6 Reasons You Need an OSHA Lockout/Tagout Program

6 Reasons You Need an OSHA Lockout/Tagout Program

According to Todd Grover, the Global Senior Manager of Applied Safety Solutions at the Master Lock Company, “In our experience, more than 80% of all U.S. companies either do not have a lockout/tagout program in place—or have an inadequate one.”

Lockout/tagout (LOTO) programs are designed to protect your employees from accident, injury, and death.  It’s an organized system for shutting down hazardous energy before doing repairs and maintenance on your production machinery, exhaust fans, air handler units, and pumps.  The goal is to keep the machinery in a “zero energy” state until all work is completed.

So why do you need a Master Lock lockout/tagout program at your company? Here are 6 reasons to get started—today.


Reason #1—OSHA requires it.

OSHA lockout/tagout regulations have been around for over 25 years, and include standard 29 CFR 1910.147 (control of hazardous energy) and CFR 1910.212 (general guarding requirements for all machines).

Unfortunately, these standards “tell you what to do, but not how,” said Grover, who usually counsels his clients to check out ANSI standards Z244.1 (lockout/tagout) or ANSI B.11 (machine-guarding) for guidance—or simply hire a professional to jump-start your program, which is easier for many companies.

Reason #2—Lockout accidents are very random.

“The #1 risk to your organization is complacency, especially if you have a history of no accidents,” Grover said.  “Lockout accidents are very random.  People are usually surprised when they happen.  This could be the 100th time your employee has performed this routine maintenance task—when suddenly, a change in circumstances allows an accident to happen.”

Reason #3—Injuries and accidents can be severe.

When hazardous energy sources are not locked down correctly in the “off” position, then everyone participating in the repair or maintenance activity is at risk—and the injuries can be both gruesome and severe, from crushing to electrocution.  According to EHS Safety News America, the OSHA lockout/tagout standard prevents 120 fatalities and 50,000 injuries each year, from such simple activities as cleaning equipment, installing it, inspecting it, repairing it, or unjamming it.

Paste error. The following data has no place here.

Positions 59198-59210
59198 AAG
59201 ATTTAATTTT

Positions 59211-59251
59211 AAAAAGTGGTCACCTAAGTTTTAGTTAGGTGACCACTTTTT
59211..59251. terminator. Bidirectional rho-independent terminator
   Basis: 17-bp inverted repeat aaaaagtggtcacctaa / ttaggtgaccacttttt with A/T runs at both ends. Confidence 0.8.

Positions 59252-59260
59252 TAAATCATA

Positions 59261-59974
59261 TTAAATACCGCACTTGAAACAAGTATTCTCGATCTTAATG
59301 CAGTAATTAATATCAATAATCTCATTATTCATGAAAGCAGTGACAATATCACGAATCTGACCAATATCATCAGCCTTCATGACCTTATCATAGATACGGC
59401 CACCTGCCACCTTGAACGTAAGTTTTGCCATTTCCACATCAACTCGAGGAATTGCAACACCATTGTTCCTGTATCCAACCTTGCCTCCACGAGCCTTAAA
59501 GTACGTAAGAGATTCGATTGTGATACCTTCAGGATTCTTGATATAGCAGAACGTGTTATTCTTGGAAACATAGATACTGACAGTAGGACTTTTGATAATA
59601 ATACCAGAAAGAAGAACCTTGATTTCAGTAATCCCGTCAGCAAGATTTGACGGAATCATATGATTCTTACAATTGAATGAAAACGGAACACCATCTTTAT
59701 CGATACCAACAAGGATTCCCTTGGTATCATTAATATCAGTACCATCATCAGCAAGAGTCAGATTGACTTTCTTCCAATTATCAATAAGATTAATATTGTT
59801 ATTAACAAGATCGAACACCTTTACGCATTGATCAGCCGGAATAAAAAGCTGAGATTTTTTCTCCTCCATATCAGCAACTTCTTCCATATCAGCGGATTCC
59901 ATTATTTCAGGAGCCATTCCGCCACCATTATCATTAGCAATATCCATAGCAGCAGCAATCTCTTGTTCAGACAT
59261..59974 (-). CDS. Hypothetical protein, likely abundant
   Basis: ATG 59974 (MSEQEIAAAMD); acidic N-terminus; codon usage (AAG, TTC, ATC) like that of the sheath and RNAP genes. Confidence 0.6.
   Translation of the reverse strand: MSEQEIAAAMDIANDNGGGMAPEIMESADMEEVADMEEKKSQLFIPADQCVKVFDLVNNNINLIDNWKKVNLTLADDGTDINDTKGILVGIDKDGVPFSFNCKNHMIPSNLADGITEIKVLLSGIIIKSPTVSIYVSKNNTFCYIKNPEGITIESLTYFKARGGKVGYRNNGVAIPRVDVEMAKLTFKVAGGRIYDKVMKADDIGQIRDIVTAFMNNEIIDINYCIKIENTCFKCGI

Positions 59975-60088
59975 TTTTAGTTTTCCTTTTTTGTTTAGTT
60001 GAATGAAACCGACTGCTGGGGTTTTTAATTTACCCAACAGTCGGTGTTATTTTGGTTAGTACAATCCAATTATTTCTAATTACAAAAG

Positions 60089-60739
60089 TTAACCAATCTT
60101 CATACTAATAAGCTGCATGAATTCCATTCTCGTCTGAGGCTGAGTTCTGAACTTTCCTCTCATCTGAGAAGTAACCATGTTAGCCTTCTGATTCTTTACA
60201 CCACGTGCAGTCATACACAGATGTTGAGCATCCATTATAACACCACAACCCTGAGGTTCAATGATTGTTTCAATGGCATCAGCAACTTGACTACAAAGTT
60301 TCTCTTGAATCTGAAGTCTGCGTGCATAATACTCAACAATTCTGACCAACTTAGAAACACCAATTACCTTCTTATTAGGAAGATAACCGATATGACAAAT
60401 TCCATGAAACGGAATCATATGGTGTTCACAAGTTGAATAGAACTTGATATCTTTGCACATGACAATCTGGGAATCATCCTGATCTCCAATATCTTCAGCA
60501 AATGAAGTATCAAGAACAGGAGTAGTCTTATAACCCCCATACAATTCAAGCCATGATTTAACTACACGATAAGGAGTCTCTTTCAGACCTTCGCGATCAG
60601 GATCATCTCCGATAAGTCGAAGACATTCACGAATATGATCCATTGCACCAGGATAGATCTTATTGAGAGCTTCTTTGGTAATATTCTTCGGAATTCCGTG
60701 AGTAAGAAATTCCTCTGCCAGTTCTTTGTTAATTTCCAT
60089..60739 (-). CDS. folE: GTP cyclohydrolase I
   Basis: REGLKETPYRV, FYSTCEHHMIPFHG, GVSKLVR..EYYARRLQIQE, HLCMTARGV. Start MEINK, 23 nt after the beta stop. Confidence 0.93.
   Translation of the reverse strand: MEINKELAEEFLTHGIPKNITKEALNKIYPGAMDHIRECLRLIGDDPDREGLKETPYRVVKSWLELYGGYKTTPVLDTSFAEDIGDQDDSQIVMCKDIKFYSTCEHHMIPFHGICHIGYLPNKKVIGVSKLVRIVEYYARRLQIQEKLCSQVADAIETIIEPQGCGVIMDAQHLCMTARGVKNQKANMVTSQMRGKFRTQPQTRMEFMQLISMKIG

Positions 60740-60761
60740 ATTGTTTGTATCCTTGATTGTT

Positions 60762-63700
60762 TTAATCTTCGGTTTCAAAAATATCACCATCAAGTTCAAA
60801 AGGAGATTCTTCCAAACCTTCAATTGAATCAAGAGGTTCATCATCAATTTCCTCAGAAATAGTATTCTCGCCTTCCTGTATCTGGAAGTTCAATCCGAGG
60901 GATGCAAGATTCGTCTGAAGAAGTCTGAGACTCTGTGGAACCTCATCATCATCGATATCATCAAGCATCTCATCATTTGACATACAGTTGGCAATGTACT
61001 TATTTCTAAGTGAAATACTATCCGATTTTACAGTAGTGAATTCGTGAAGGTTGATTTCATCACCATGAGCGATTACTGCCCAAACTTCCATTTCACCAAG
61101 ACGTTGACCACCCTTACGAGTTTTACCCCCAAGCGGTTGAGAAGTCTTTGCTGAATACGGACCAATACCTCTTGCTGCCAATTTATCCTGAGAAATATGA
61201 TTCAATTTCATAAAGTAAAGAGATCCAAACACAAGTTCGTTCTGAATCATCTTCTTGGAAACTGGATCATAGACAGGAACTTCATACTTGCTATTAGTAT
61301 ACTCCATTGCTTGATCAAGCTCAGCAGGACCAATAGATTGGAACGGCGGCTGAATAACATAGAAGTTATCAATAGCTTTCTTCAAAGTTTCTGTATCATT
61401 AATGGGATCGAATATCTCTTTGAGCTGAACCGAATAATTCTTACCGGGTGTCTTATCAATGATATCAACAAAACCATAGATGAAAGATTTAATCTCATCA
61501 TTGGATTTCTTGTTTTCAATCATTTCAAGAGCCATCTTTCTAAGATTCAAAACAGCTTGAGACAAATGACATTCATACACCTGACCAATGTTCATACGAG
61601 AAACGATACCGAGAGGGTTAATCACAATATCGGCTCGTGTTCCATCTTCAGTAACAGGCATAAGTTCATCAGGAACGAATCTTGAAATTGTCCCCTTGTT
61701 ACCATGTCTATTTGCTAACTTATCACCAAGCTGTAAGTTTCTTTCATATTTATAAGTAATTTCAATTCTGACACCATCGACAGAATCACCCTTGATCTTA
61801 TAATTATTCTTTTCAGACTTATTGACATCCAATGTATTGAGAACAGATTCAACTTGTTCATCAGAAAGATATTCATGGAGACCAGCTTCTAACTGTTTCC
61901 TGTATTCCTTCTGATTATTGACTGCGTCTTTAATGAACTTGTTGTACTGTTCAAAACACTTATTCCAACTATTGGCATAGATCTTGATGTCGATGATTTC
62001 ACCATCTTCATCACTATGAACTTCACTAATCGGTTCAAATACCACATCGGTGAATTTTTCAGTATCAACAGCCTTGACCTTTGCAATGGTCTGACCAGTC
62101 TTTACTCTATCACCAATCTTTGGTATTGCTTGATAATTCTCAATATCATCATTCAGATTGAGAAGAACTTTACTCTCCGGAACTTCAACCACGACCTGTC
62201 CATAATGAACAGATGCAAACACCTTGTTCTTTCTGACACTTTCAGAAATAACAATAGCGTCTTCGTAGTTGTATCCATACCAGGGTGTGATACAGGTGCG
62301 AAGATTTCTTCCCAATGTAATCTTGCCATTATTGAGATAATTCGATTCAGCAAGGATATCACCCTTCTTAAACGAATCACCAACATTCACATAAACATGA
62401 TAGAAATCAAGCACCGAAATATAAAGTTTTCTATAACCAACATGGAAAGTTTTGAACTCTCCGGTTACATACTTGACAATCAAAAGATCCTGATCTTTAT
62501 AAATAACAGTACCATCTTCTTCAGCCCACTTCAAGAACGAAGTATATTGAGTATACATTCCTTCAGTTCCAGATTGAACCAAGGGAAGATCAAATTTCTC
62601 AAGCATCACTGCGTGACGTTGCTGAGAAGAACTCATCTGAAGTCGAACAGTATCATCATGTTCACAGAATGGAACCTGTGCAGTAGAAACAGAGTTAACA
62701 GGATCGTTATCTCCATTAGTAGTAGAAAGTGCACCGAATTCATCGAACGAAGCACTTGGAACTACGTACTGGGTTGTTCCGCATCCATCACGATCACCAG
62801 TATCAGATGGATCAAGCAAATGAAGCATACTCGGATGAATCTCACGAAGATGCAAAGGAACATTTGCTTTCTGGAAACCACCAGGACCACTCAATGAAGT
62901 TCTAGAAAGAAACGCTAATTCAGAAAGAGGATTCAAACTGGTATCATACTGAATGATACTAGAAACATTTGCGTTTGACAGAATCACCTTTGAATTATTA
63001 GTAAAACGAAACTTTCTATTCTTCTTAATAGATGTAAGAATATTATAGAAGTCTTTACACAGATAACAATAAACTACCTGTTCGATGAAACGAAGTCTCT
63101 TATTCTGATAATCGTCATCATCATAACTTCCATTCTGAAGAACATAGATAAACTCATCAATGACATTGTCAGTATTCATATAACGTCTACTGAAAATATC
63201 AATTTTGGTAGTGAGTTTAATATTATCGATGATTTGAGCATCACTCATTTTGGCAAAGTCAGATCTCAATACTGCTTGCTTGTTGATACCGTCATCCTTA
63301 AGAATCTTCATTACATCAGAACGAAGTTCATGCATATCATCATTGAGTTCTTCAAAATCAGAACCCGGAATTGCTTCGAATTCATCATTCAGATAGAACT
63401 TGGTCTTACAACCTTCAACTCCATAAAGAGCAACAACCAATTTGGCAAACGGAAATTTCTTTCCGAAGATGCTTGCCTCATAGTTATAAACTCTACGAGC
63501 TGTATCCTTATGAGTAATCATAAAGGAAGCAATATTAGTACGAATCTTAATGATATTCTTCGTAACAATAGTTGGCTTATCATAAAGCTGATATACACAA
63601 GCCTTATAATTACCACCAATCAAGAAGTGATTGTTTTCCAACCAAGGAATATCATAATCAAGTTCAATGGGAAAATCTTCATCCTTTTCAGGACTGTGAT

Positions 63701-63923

Reason #4—An estimated 80% of all companies have inadequate lockout/tagout programs.

Grover estimates that based on his experience, only 20% of American companies have a credible lockout program in place.  Approximately 50% have a partial program, and an estimated 30% have absolutely no program in place whatsoever.

“We feel that based on what we’ve seen, 80% of companies in the U.S. have either no lockout program in place—or a poor one,” he said.

Reason #5—You can be penalized.

A machine-related injury may require the employer to call OSHA immediately and self-report their accident, according to new requirements released in January 2015. It’s important to know that if your company does not comply with OSHA lockout/tagout requirements, then you may be inspected and incur multiple non-compliance citations, Grover said.  And if an accident, injury, or fatality occurs because of non-compliance, that penalty can be severe—triggering an in-depth investigation of your entire operations.

Reason #6—It’s easy to start a lockout/tagout program.

You can put one into place yourself, using the OSHA and ANSI guidelines—or hire a professional to set up your program.

When Grover’s team is hired to set up a program, they send a certified lockout practitioner to perform a facility tour and make recommendations for improvements to equipment and procedures, based on the most current OSHA lockout/tagout standards and industry LOTO best practices.  They then write new LOTO procedures, prepare a written summary that serves as a blueprint for the program, and train your employees in the new standards.  He adds that this plan can easily be modified as your company grows and evolves.

About Master Lock Lockout/Tagout Services

Master Lock Company partners with IBT Industrial Solutions to provide professional lockout services—including lockout program development, written lockout procedures, compliance training, inspections, and audits.  The two companies also offer a comprehensive array of lockout products, tagout products, and OSHA lockout/tagout consulting services.

Need help with your OSHA-approved lock out/tag out plan?

Call Gary Porter, Safety Warehouse Equipment Group Director at IBT Industrial Solutions, at (913) 261-2143 or gporter@ibtinc.com.

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